Pablo Bifani completed his PhD at the Sackler Institute of Graduate Biomedical Sciences, New York University, USA, in 2000, on the Molecular Epidemiology of Drug Resistance Mycobacterium tuberculosis. He continued his work on tuberculosis at the Pasteur Institute of Lille, France as a postdoctoral fellow in 2000-2001. From 2001 to 2004, he was a Principal Investigator at the Pasteur Institute of Lille and the Scientific Director for Europe of Regma/ PhageGen working on tuberculosis (TB) and anthrax Phage Therapy and Diagnostics. In 2005, he established the Laboratory of Molecular Pathology of Mycobacteria at the Pasteur Institute of Brussels, Belgium (currently the Institute of Public Health). He joined Novartis Institute for Tropical Diseases (NITD) in Singapore in 2008, where he first led the TB drug discovery “Hit to Lead” team, and in 2011, he established and headed the Malaria Biology team until 2017. Since 2017, Pablo holds joint appointments as Associate Professor at the Department of Microbiology and Immunology, Yong Loo Lin School of Medicine, National University of Singapore (NUS), Principal Investigator at the Singapore Immunology Network (SIgN), A*STAR, as well as Associate Professor in the Department of Infection Biology in the London School of Hygiene and Tropical Medicine (LSHTM), U.K. In 2020, he moved to the newly founded A*STAR Infectious Diseases Labs (A*STAR ID Labs). 

Main Appointments

Associate Professor, Department of Microbiology & Immunology (December 2017 – Present) 
Research Director, Translational Research Programme in Infectious Diseases, NUS Yong Loo Lin School of Medicine (2020 - Present

Joint Appointments 

Principal Investigator, A*STAR Infectious Diseases Lab (A*STAR ID Labs), Agency for Science, Technology and Research (A*STAR), Singapore (2020 – Present)
Principal Investigator, Singapore Immunology Network (SIgN), Agency for Science, Technology and Research (A*STAR), Singapore (2017 – 2020)
Associate Professor, The London School of Hygiene and Tropical Medicine (LSHTM), Department of Infection Biology, Faculty of Infectious and Tropical Diseases, London WC1E 7HT, United Kingdom (2018 – Present)

Research Focus 

Antimicrobial resistance (AMR) remains to be one of the largest public health issues facing the 21st century which greatly impedes infectious disease control. Tuberculosis (TB) and malaria contribute heavily to the global infectious disease burden and are leading causes of morbidity and mortality. In contrast to the pathogenic properties of TB and malaria, Klebsiella pneumoniae is an opportunistic Enterobacteriaceae pathogen which is usually asymptomatic colonizers in a healthy host. In the last decade, multidrug resistant K. pneumonia has emerged as a major global public health problem and is a prominent member of the notorious ESKAPE pathogens (Enterococcus faecium, Staphylococcus aureus, Klebsiella pneumoniae, Acinetobacter baumannii, Pseudomonas aeruginosa, and Enterobacter spp.), a group of multidrug resistant pathogens responsible for the majority of hospital-acquired infections.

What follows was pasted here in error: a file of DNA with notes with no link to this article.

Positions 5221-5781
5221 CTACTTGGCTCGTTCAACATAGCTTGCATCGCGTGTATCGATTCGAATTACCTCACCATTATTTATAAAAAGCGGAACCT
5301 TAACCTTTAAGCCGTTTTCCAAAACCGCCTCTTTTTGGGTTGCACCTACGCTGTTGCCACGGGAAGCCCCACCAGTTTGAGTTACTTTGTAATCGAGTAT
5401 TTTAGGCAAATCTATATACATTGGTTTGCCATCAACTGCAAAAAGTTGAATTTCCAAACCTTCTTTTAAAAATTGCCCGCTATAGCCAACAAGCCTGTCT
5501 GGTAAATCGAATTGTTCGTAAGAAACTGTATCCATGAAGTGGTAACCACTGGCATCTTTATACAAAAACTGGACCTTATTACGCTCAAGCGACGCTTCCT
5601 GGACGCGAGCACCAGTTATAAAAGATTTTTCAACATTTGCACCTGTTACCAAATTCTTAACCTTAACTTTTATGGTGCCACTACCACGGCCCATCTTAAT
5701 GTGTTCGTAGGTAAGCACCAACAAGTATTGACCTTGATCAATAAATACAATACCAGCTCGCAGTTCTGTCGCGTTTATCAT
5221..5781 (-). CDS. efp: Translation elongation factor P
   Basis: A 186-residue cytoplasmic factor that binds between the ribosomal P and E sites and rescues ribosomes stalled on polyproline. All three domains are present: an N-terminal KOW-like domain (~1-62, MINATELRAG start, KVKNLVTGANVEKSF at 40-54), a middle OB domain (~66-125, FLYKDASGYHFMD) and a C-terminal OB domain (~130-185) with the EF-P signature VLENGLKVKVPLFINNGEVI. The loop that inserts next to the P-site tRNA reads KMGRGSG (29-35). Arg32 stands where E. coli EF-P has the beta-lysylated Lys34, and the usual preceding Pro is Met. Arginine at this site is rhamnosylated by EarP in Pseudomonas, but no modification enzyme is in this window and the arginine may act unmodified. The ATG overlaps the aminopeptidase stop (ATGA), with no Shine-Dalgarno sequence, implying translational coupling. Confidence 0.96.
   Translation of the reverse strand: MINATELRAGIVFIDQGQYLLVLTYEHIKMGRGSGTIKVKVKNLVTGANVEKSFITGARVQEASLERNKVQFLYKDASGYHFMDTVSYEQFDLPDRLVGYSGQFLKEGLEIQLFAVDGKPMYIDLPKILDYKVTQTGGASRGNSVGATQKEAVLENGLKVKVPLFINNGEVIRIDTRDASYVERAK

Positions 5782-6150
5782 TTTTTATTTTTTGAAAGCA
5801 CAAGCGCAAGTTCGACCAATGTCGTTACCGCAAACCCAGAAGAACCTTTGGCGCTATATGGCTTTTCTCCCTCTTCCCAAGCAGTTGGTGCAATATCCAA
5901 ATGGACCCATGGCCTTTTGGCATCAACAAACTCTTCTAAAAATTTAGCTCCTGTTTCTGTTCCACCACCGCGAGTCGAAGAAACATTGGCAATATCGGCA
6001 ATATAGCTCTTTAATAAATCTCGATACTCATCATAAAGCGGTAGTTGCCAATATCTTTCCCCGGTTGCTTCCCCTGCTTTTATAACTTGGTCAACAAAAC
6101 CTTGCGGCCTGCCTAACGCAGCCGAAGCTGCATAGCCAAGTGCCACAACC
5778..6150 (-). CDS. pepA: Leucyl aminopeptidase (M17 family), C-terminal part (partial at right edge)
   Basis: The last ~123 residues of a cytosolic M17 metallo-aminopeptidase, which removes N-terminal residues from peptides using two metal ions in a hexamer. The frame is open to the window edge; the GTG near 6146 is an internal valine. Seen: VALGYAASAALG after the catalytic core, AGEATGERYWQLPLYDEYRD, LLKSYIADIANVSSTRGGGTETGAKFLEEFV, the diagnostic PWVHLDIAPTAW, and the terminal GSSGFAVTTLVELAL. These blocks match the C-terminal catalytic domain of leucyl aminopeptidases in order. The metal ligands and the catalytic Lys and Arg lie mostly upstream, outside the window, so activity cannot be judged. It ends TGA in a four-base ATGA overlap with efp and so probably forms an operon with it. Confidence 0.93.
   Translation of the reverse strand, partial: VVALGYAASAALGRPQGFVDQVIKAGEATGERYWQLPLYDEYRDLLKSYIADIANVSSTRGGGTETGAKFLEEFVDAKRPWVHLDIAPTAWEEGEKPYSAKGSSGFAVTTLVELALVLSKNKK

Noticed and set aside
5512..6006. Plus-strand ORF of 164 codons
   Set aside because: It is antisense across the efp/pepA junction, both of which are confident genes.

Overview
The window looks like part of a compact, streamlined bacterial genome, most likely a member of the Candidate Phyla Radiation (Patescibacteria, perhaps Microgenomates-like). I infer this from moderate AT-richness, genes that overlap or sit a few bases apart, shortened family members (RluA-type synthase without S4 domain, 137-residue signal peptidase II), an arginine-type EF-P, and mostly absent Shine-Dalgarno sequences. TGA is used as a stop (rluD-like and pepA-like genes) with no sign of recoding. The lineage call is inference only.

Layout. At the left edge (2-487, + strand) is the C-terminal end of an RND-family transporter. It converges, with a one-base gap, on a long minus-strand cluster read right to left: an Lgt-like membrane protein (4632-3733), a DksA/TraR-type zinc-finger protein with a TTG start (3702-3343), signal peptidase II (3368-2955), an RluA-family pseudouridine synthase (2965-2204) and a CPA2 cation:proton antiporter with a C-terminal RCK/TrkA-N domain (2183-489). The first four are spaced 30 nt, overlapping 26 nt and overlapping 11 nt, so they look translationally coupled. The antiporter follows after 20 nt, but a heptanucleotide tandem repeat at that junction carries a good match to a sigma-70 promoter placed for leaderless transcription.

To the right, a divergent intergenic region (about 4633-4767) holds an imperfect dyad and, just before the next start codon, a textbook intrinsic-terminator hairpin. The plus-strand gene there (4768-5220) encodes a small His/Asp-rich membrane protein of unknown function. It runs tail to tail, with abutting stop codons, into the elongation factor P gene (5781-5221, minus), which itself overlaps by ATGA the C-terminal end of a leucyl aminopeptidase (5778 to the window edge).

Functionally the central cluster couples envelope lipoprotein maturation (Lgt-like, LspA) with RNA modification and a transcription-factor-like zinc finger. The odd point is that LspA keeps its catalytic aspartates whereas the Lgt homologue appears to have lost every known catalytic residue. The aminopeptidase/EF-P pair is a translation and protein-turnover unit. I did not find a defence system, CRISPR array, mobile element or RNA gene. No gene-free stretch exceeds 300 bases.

The primary interests of the laboratory are to better understand the molecular mechanisms of drug resistance with the ultimate goal of developing more predictive screening assays for drug discovery. With this aim in mind, we pivot between “drug target and mechanisms of drug resistance”, “molecular epidemiology” and “drug discovery”. Putative mechanisms of drug resistance are evaluated in collections of clinical isolates, and in contrast, molecular patterns recognized in clinical isolates are evaluated for drug resistance. The information acquired allows for the development of more predictive screening assays for drug discovery. We use Mycobacterium tuberculosis and Mycobacterium abscessus as well as Klebsiella and Acinetobacter species as bacterial models. In parallel, we use the malaria parasites Plasmodium falciparum and Plasmodium cynomolgi as parasitic models. 

The secondary interest of our laboratory is in Bacteriophage Diagnostics and Therapy for rapid identification and treatment of bacterial infections in the clinical setting, particularly in AMR infections.

Current Projects 

  • Understanding mechanisms of resistance and action of antituberculars
  • Bacterial fitness of rifampicin resistant TB
  • Developing models to study drug resistance and virulence in Klebsiella pneumoniae and Acinetobacter
  • Establishing a model to study antimalarials and drug discovery using the simian malaria parasite Plasmodium cynomolgi as a surrogate for Plasmodium vivax
  • Establishing Reporter Phages for rapid Identification of bacterial detection in Phage Diagnostics
  • Understanding mechanism of Phage-Bacteria specificity to aid in Phage Therapy

Lab Members

Postdocs (PhD)  Research Officers PhD/Undergraduate Students
Stacey-Ann LEE  Jun Hao LIEW

 Lalit MOHAN